What do all of Google’s acquisitions, the proliferation of social media, the long tail of search, and other search engine marketing developments have in common? They all connect to Integrated Asset Digitization, an emerging trend that encompasses several of the most significant issues marketers, publishers, agencies, and consumers will face for years to come.
As Google CEO Eric Schmidt hinted during his conversation with John Battelle at the Web 2.0 Expo last week, Google aims to use its technology to optimize advertising across all media. Google’s Book Search, Docs & Spreadsheets, Picasa, Video/YouTube, and Base are just some of the services that empower consumers to either digitize assets or bring existing digital assets online. Media companies play a major role as well, digitizing TV, radio, out-of-home media, and print media -- both the content and the advertising. It’s the digitization coupled with Web-based access that makes integration possible.
In under 1,000 words it’s impossible to fully cover just how Integrated Asset Digitization affects all of us, but here are five implications of the trend.
1) Exponentially greater competition poses new search engine optimization headaches. As more assets are digitized and most of them become searchable, every asset becomes a new competitor for search engine visibility. Most of those assets will only come up in long tail search queries, yet some will rise to the top, especially as major marketers and publishers reap the benefits of Integrated Asset Digitization and invest in it more.
2) Media buyers learn new tricks. Googling the phrase “media buyer” (with quotes) brings up 119,000 results, “online media buyer” brings up 32,500, and “integrated media buyer” brings up two. Those two results -- Serve & Volley Media of India and Mark Brookstein of Kansas City, Mo. -- don’t seem to appreciate it (Mark’s job is casually mentioned in a wedding announcement at JewishOmaha.org), but they’re at the start of a trend. Five years from now, how many online media buyers will only be buying media online when it’s just as easy for them to run ads across a range of channels? They’ll use their expertise in auction-based and keyword-based advertising to provide even more value for their clients. Mark, aren’t you glad you didn’t become a doctor?
3) Technology will make media strategists smarter. There’s no way a marketer spending hundreds of millions of dollars on advertising is going to trust technology to plan, buy, optimize, and report on all of its campaigns. However, the technology will allow those on the media side to make better-informed decisions. Someone mentioned to me that she was interviewing a candidate whose most recent role was measuring ad campaigns for an agency, and she asked him, “Do media buyers love or hate you?” We’ll soon be asking more of those questions about the technology.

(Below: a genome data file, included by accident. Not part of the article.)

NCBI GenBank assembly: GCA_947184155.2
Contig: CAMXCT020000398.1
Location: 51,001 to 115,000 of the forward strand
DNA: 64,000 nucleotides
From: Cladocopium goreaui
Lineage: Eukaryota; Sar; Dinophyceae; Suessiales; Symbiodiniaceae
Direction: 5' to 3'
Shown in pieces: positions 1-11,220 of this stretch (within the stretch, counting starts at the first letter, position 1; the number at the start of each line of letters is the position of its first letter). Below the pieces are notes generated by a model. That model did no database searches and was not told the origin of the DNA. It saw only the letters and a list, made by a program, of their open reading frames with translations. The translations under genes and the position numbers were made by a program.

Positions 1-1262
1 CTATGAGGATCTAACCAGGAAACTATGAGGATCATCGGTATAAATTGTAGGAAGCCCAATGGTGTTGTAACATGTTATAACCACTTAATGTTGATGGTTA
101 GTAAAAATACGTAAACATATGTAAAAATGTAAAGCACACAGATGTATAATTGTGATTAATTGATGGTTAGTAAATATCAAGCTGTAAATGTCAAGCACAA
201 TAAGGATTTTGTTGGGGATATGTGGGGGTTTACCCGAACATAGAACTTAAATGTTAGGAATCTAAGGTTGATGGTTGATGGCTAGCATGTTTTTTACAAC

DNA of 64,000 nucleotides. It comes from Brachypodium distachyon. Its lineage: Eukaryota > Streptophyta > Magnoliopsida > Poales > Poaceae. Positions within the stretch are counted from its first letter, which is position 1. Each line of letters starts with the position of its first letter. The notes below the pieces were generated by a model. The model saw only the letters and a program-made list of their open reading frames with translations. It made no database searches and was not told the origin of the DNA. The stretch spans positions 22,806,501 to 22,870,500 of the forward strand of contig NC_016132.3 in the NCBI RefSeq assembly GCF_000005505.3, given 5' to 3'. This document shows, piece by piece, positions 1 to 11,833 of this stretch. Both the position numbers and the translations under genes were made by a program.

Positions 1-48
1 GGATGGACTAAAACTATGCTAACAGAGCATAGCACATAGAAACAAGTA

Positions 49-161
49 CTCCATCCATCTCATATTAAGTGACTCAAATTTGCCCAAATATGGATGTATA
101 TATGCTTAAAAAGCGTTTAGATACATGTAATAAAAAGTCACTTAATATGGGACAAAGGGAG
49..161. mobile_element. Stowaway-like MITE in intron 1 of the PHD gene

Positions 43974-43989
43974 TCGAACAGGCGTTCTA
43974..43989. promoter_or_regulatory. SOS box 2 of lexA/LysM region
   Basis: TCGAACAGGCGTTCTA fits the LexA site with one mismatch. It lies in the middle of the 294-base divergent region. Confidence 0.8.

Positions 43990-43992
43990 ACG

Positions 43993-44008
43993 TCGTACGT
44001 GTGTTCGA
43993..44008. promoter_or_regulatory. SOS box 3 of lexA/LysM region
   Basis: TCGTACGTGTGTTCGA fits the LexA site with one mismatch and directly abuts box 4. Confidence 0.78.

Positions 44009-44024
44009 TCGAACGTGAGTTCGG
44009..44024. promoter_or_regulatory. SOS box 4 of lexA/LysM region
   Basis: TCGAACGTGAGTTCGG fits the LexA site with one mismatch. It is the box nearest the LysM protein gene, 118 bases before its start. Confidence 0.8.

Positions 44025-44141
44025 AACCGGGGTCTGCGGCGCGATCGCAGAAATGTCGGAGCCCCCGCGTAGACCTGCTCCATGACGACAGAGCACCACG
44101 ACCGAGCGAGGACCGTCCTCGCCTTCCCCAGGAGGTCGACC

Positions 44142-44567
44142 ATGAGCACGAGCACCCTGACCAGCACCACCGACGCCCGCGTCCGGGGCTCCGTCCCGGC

4) The long tail gets longer. If you can search for anything in any medium and know you’ll find it, what would you search for? Sure, the queries at the head of the tail will rise further in volume, but the volume of the less frequently searched terms will grow much more significantly.
5) Everyone will want your assets. Storage is not only cheap but valuable, given how publishers can host content that can be monetized through search and contextual ads, and optimized for greater visibility in search engines. Before long, The New York Times, NBC, and eBay could find themselves in the hosting business (Amazon’s already there). Jeremiah Owyang, who inspired a previous column on online data storage, predicts that instead of consumers paying for storage, companies will pay consumers. That day seems to be getting nearer. For a related example, check out Ziki, an online profile aggregator and personal portal (with the slogan “be visible”) that pays for search ads running on queries for its members’ names.
That’s just the start of what will unfold. IDC predicts that by 2008, the volume of information will surpass the volume of available storage. This information overload will lead consumers to place greater trust in the process of discovery, rather than just search, for finding content; this will also usher some of the more futuristic visions of the semantic web. Not all developments will be forward progress. More digital assets spanning all media will lead to more data and metrics, but also overanalysis and data fatigue. Concerns over privacy issues and respecting consumers will ultimately provide users with more security and control, but not before a number of gaffes heighten the need for such issues to be properly addressed.
All of this comes from a three-word phrase. What’s your Integrated Asset Digitization readiness plan?